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Another coronavirus variant — different from the strain first detected in the United Kingdom — is being found more frequently across California, state officials said Sunday.

The L452R variant was identified in 12 California counties, including Los Angeles, Orange, Riverside, San Bernardino and San Diego.

This coronavirus variant has increasingly been detected in the state since November, and was identified in several large outbreaks in Santa Clara County, according to a California Department of Public Health news release.

“The fact that this variant was identified in several large outbreaks in our county is a red flag and must be investigated further,” Santa Clara County Health Officer Dr. Sara Cody said in a statement. “This virus continues to mutate and adapt, and we cannot let down our guard.”

This is not the same variant that health experts said could spread more easily after it was first found in the U.K. and later in several U.S. states, including California. This one, L452R, has been found in other countries and states, and health officials still don’t know if it’s more infectious.

“It’s too soon to know if this variant will spread more rapidly than others, but it certainly reinforces the need for all Californians to wear masks and reduce mixing with people outside their immediate households to help slow the spread of the virus,” said State Epidemiologist Dr. Erica Pan. “We also urge anyone who has been exposed to the virus to isolate from others to protect themselves and their loved ones.”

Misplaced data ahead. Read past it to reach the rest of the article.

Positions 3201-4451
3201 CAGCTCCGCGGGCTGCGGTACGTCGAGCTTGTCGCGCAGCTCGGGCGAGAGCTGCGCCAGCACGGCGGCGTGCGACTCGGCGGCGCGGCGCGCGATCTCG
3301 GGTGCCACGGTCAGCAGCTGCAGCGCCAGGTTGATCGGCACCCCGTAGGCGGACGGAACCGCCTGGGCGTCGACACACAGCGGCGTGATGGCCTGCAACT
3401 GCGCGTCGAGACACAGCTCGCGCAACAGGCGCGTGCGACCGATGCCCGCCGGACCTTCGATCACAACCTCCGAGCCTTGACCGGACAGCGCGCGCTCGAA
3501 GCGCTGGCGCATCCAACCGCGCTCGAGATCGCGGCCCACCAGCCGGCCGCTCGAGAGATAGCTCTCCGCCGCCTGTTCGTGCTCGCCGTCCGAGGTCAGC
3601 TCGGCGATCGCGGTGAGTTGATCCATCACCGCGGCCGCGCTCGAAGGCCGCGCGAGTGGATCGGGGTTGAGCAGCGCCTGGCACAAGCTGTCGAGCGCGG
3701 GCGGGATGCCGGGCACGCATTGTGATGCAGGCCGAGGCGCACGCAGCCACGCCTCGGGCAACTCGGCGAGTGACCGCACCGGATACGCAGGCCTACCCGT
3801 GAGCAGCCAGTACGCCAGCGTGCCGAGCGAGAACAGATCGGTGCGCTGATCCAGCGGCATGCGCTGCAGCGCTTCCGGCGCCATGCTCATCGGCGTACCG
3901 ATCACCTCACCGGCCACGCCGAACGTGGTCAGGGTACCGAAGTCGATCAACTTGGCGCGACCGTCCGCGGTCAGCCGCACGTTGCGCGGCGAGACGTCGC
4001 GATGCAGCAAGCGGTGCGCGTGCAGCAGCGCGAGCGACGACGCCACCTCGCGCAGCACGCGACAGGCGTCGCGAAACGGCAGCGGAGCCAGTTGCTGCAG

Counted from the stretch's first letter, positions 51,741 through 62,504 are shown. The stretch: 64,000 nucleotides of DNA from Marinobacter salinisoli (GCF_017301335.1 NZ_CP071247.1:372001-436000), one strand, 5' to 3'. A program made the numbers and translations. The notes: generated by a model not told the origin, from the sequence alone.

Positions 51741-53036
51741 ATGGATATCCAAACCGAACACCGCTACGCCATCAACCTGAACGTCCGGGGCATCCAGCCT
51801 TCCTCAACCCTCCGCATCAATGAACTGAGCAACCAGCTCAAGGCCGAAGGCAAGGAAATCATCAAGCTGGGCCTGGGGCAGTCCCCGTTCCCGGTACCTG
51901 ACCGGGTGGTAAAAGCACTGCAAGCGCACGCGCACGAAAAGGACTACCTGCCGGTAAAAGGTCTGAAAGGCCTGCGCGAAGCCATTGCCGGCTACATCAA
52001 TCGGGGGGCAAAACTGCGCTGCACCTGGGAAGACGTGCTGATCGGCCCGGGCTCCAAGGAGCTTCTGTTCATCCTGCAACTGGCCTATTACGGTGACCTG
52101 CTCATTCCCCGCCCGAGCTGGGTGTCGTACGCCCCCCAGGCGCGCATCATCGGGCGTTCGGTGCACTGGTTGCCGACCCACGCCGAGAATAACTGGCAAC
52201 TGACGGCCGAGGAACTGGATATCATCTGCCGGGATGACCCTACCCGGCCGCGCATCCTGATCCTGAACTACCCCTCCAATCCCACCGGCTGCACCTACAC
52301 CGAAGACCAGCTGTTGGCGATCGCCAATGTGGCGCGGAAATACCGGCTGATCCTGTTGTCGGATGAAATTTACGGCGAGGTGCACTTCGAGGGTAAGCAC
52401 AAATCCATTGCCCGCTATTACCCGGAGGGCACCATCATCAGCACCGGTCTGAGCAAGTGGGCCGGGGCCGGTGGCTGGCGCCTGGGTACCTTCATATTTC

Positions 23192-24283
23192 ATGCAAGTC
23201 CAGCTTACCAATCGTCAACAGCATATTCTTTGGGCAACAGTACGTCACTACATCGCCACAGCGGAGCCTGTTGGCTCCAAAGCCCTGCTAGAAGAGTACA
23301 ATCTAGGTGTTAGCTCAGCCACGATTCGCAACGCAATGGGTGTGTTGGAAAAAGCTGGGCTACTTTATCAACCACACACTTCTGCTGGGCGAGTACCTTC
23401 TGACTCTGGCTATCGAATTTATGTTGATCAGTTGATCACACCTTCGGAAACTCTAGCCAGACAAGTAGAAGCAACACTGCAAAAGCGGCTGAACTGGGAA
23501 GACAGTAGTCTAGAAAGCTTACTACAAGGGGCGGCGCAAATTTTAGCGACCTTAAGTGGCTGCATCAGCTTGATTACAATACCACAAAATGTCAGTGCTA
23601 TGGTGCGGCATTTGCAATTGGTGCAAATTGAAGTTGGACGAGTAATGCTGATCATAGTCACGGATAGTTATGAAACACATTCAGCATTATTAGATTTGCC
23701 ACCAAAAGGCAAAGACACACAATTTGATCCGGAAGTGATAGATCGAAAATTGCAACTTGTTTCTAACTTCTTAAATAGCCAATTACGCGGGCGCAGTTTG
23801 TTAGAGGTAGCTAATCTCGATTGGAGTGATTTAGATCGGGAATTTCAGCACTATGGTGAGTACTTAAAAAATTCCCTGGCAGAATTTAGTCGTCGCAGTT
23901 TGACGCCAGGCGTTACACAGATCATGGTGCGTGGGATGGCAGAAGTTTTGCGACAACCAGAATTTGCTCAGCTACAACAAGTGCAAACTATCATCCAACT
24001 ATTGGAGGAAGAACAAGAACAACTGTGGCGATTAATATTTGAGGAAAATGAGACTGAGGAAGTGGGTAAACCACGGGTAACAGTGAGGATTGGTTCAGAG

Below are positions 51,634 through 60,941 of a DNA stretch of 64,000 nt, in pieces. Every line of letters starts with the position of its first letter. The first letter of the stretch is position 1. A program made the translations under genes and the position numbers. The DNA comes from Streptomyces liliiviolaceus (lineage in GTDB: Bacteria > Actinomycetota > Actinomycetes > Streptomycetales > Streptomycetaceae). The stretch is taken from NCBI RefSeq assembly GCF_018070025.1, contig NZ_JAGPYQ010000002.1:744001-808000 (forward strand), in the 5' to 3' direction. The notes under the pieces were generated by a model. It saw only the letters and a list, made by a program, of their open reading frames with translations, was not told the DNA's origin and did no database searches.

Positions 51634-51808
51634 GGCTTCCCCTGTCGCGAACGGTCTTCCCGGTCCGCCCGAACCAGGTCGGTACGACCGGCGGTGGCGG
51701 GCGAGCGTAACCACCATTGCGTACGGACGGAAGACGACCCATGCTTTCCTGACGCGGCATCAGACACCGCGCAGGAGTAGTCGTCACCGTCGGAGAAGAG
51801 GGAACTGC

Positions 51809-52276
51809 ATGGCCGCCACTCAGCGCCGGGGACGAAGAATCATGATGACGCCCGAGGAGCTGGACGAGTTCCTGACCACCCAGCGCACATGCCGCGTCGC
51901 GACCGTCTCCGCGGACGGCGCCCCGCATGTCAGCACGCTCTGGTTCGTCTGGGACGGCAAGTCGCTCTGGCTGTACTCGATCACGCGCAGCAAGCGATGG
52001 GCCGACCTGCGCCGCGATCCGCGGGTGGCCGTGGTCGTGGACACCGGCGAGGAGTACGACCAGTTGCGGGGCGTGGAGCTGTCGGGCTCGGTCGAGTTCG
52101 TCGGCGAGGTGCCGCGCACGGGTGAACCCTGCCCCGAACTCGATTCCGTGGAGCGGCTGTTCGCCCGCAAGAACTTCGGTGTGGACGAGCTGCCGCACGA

Pan said it’s not uncommon to find several variants of viruses. But it’s still unclear how widespread this variant is.

“Because genomic sequencing is not done equally across the state or country, it is too soon to know how prevalent the 452 variant is statewide, nationally or globally,” CDPH officials said.

Virologist Dr. Charles Chiu has been sequencing cases from multiple counties across the state over the past several months at University of California, San Francisco. He’s been increasingly finding L452R in coronavirus samples.

“It’s concerning that we have a variant that was actually pretty uncommon prior to early December that since then, is now roughly 25% of all the cases that we’re sequencing,” Chiu said in a news briefing Sunday.

At genomic sequencing labs, the new variant L452R went from being found in 3.8% of samples to about 25% within less than a month, according to Chiu.

“This variant carries three mutations, including L452R, in the spike protein, which the virus uses to attach to and enter cells, and is the target of the two vaccines that are currently available in the United States,” Chiu said. “Now that we know this variant is on the rise in our local communities, we are prioritizing it for study.”

Because the virus mutation is in the binding domain of the spike protein, there is a concern that it might have an effect on the effectiveness of the vaccine, Chiu said in a news briefing.

“The data so far is very preliminary but it basically does raise the concern that there may be some impact on the vaccine,” he added. “I think that’s the most uncomfortable saying — certainly much more work needs to be done in the laboratory.”

The L452R variant is not completely new. After it was first discovered in Denmark in March last year, the first case in California was found as early as May in Alameda County — though it remained “very rare” up until November, Chiu said.

It has also been found in Humboldt, Lake, Mono, Monterey, San Francisco and San Luis Obispo counties, as well as in several other states.